22 years after its inception, “trailblazing, trend-setting” feminist anime Sailor Moon is back.
Sailor Moon is probably one of the most recognisable anime characters ever created. She was even mentioned in a Barenaked Ladies song, such was her infiltration into Western culture, but the show is much, much more than the silly, girly, slightly-perverted kids show that many have labelled it. The early-90s feminist ideals that it brought to the world cannot be underplayed – the show set a standard for realistic, strong, vulnerable, occasionally incompetent but consistently lovable girls who were complex and developing protagonists. Also, they kicked a lot of ass. And all of this, four years before the Spice Girls.
Sailor Moon Crystal is being broadcast worldwide simultaneously, merging the fandom into a single viewership
Anticipation for the imminent reboot, Sailor Moon Crystal, has reached critical levels over the weekend, with the announcement of its release date of 5th July 2014 on anime streaming service NicoNico, as well as the reveal of the new art direction. The word ‘reboot’ sends parallaxes of fear down the spine of any die-hard fan, but for those who dote on the original Sailor Moon series, which began airing way back in 1992, this reinterpretation is, in all likelihood, nothing to fear.
First of all, there’ll be no waiting around for subtitles: Sailor Moon Crystal is being broadcast worldwide simultaneously, subtitled in ten languages. It took the US three years to notice the phenomenon that was Sailor Moon before they commissioned a watered-down, butchered dubbed version of their own. While those who saw this adaptation have fond memories, the dubbed version cannot be true to the spirit of the work. The move by Toei Animation, the studio heading up the remake, is inspired. By taking control of the subtitling and international release from day one, they are merging the fandom into a single massive viewership, as well as ensuring that the show is never misinterpreted.
More on animation: How Adventure Time’s offspring measure up
All the released artwork for Sailor Moon Crystal thus far looks fantastic. The weekend’s announcements revealed the new design of the five principle characters of the show, and they look rather great (we’ll have to hope that the Sailor Senshi look as good in motion). The original Sailor Moon series was inconsistent in quality – with a monumental 46 episodes in its first series, the production was split between several studios. This not only included the art, but even writing and design. As such, there were many episodes of Sailor Moon that just didn’t cut the mustard when compared to the utterly beguiling work of the better studios. That’s not to knock the show in any way – it’s the blemishes that make the beauty, after all, but it’s definitely in the reboot’s favour that they don’t have to hand-draw every small detail.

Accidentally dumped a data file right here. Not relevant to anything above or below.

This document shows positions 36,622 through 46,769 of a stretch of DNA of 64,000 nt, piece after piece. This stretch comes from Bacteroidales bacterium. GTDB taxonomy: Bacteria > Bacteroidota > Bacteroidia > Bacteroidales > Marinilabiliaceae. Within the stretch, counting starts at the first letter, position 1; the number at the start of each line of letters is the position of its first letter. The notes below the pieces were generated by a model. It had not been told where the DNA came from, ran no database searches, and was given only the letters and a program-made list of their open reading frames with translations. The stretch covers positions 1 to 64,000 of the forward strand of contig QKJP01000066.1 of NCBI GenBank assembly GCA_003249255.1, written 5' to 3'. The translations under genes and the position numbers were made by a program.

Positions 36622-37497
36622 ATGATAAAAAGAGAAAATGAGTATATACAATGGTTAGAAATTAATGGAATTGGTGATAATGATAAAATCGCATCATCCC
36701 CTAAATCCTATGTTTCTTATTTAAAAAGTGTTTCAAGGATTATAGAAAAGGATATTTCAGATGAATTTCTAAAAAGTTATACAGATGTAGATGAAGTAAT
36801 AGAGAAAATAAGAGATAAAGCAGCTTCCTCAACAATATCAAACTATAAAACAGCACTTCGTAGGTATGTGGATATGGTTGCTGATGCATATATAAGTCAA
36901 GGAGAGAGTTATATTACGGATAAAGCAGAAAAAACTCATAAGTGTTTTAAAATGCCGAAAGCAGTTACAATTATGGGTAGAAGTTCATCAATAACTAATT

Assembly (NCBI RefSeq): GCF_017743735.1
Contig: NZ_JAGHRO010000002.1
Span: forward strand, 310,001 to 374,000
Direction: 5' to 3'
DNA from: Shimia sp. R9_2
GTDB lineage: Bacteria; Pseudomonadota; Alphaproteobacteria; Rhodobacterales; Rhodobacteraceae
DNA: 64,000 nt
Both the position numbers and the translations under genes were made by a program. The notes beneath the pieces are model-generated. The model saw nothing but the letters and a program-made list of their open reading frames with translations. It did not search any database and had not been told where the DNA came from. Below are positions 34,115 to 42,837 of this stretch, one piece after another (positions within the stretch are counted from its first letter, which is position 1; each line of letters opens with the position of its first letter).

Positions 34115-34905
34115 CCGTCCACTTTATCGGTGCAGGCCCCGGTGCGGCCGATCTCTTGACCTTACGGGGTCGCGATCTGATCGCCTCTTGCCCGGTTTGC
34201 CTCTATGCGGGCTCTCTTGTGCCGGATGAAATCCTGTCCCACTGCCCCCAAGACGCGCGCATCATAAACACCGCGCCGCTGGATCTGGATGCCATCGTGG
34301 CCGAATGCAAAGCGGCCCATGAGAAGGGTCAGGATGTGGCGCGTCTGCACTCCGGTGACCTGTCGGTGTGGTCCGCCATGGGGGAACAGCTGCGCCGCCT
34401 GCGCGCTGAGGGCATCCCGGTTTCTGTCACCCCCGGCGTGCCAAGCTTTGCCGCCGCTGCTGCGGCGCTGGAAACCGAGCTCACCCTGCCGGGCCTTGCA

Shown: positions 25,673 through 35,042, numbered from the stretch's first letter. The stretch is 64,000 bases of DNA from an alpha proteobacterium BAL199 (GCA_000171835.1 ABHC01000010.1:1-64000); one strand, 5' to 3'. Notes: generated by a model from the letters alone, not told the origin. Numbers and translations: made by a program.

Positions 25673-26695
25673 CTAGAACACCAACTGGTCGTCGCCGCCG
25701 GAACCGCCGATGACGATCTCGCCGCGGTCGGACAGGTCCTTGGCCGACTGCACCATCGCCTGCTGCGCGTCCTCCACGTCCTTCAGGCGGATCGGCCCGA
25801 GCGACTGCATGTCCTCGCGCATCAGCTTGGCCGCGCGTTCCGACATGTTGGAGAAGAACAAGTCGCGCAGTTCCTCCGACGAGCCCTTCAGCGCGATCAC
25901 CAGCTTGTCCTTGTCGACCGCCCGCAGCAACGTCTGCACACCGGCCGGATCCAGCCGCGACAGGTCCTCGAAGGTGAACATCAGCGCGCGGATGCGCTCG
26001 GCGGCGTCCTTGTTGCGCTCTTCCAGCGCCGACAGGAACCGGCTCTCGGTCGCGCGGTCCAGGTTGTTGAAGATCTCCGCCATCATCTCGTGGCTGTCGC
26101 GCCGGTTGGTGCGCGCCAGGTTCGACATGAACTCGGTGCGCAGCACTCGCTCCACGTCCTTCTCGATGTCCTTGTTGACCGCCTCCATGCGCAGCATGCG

The original voice of Sailor Moon, Kotono Mitsuishi – the Dame Helen Mirren of anime – is returning to voice her iconic role
The best news from the recent Sailor Moon Crystal announcements, however, is that the original voice of Sailor Moon, Kotono Mitsuishi, is returning to voice her iconic role. Mitsuishi is like the Dame Helen Mirren of anime – she’s been kicking about for donkey’s years, yet her fame and abilities have never waned. Asides from voicing arguably the most well-known feminist icon in Japanese anime, she has one of the most impressive catalogues of performances in the voice acting business. Any performance from Kotono Mitsuishi is always astounding (her role in Neon Genesis Evangelion was particularly brilliant), but the confirmation that she would once again play Tsukino Usagi, the lovable, ditzy, wildly incompetent and wholly remarkable superheroine, will make returning to the world that much easier for old fans.
Despite this clear link to the original show, Sailor Moon Crystal definitely seems to be setting itself apart from the original adaptation. The biggest hurdle to jump for a reboot is answering the question “why bother?”, but it’s become increasingly clear that they do not wish to retread old ground. Press releases have described Sailor Moon Crystal as “staying close to the manga” – there’s so much content pregnant for exploration in the manga that has never found its way onto the screen that the new production team will not be at a loss for storylines that remain true to the spirit of the property.
While it’s certainly advisable for Sailor Moon Crystal to strike out on its own and justify its own existence as a reboot, its predecessor has become a standard for moving storytelling. But a good outcome of Sailor Moon Crystal adhering closer to the manga is that the original anime adaptation remains a separate entity – its genesis was 22 years ago, and it remains one of the most trailblazing, trend-setting Japan-in-the-90s anime series ever made. Whether or not we come to love Sailor Moon Crystal as much as we did the original series, or whether it’s a hackneyed piece of garbage, time will tell. If anything, Sailor Moon Crystal can only further enhance the appreciation for the original series. As such, bring it on. Let’s see what they can do.
More on animation: A Samurai Jack movie is what modern sci-fi needs
All images: Toei Animation